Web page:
Neff makes his way to his office, lights a cigarette, and loads a new wax roll into his Dictaphone. He begins by confessing to his boss Barton Keyes (Edward G. Robinson). He says he murdered Mr. Dietrichson and begins to tell his story.

Walter Neff was out driving and he stops by the Dietrichson’s house to get signatures on car insurance policies. How long has it been since this happened? When Neff forces his way past the maid, Phyllis Dietrichson (Barbara Stanwyck) comes to the top of the stairs wearing only a towel as she had been outside nude sunbathing. She returns in a bit still buttoning her blouse. They film an ankle bracelet she is wearing and later make a big deal about it.

Phyllis and Walter start talking about insurance. She asks about an insurance policy for accidental death. The pair slips into a little light flirtation which ends with snappy one-liners being shot back and forth. A mention of her husband shock Neff back to this world.

As Neff drives away he smells honeysuckle and is on a cloud. He comments that tough claims inspector Barton Keyes (Edward G. Robinson) would have caught her game right away. Back at the office, Neff is called into Keyes’ office. Keyes is grilling a man about a claim for a truck that burned. As Neff watches the truck owner breaks under Keyes’ pressure and signs away his right to a claim. Keyes bellyaches about the company taking too many risks by signing shaky customers. As Neff leaves he reflects on how much he loves and respects Keyes.

When Neff gets back to his office there is a note from Phyllis asking him to come to her house at 3:30 when her husband is not a home. He thinks about her anklet and clears all of his appointments for that day. She says she thought her husband would be there and forgot it was the maids day off. They settle down on the couch and she asks if she can get accident insurance without her husband knowing it. He sees that she wants to kill her husband and bugs out. She continues to play innocent.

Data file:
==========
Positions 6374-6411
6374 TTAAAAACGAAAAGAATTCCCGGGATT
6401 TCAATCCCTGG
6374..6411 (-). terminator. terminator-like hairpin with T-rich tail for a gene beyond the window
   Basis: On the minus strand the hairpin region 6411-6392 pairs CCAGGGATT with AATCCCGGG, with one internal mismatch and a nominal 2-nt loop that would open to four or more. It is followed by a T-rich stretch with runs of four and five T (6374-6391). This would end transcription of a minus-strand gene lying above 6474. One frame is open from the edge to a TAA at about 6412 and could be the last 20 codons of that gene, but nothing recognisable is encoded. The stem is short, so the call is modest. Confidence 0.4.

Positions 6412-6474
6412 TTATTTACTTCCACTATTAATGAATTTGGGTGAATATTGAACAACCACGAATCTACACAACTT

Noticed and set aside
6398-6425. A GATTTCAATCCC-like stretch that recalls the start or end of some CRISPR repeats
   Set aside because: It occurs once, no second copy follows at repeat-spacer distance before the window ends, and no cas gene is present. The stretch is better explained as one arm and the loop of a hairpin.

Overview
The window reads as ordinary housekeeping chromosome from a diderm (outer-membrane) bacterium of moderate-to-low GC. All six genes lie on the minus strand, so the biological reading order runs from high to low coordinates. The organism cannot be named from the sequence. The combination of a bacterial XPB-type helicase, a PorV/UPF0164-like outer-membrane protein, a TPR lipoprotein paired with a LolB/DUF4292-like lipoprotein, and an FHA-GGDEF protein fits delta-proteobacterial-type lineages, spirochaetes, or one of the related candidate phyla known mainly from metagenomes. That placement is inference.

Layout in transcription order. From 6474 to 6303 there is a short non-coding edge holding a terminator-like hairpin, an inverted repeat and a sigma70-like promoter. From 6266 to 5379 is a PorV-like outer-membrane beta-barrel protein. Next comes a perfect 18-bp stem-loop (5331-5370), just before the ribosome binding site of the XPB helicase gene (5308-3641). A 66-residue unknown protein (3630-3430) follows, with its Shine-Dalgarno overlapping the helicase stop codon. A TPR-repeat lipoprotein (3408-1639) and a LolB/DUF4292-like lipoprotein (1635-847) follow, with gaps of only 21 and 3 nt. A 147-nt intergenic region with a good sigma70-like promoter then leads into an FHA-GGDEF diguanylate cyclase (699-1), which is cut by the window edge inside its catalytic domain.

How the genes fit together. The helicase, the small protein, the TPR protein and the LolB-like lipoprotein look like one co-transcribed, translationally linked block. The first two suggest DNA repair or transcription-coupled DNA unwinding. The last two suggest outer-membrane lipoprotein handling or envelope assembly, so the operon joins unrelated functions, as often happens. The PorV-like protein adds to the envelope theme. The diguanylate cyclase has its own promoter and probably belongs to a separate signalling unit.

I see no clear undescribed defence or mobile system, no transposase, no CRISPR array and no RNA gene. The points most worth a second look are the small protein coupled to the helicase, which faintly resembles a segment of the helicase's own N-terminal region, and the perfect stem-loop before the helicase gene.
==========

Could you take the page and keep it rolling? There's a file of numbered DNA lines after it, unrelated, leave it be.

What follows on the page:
Neff takes the rest of the day off to drink beer and bowl a few games. He spends the whole trying to get Phyllis out of his head but at nightfall he realized she is too hot to resist. At 8 o’clock the doorbell rings and he already knows who it is. She’s still pretending to be innocent but Neff is all in. After being coy for a bit they get all kissy face.

Neff starts talking about how hard it is to get away with murder and insurance fraud. She talks about her step-daughter Lola (Jean Heather) and says she was the nurse for her husband first wife before she died. She says she is abused and Neff confirms that she wants to kill her husband after she gets the policy.

The time jumps back to Neff recording and he says that he has been thinking about robbing the company for some time. She pours on some extra victim before she leaves. Neff tells her he will do it and do it perfectly.

A couple of nights later Neff goes to the house to trick Mr. Dietrichson (Tom Powers) into signing a policy without knowing it. They also bring in Lola as a witness to the sales pitch. Lola gets ready to go out and her parents remind her not to see Nino Zachetti (Byron Barr). They get the signature and find out the husband is traveling to Palo Alto. Outside Neff tells Phyliss that if they can get him to die on a train they will get the double indemnity payoff at twice the amount.

When Neff gets to his car Lola is waiting inside. She just wants a ride. She plays the victim too and says she is meeting Nino. Neff meets Nino and Nino is pretty hostile. Neff feels really bad about planning to kill Lola’s father.

Double Indemnity (1944)

Double Indemnity (1944)

Neff and Phyllis have stopped phone calling each other. They meet at a local supermarket to discuss the plans for the murder. Neff finds out that Mr. Dietrichson broke his leg and has canceled the trip. She says she is missing Neff but her face tells another story.

About a week after the couple’s last meeting Keyes comes in Neff’s office and offers him a job as an investigator. Keyes gives him the greatest job offer ever. Neff gets a call from Phyllis while Keyes is in the office. She says her husband is leaving on the train that night and the murder is on.

Neff starts laying a trail that can be followed for an alibi. He dresses in the same color suit as Mr. Dietrichson and walked to the house. He gets into the back seat of the car and hides. Phyllis pulls the car forward and her husband gets in with his broken leg. Phyllis drives to a dark street and honks the horn three times. On the signal, Neff rises up and kills her husband.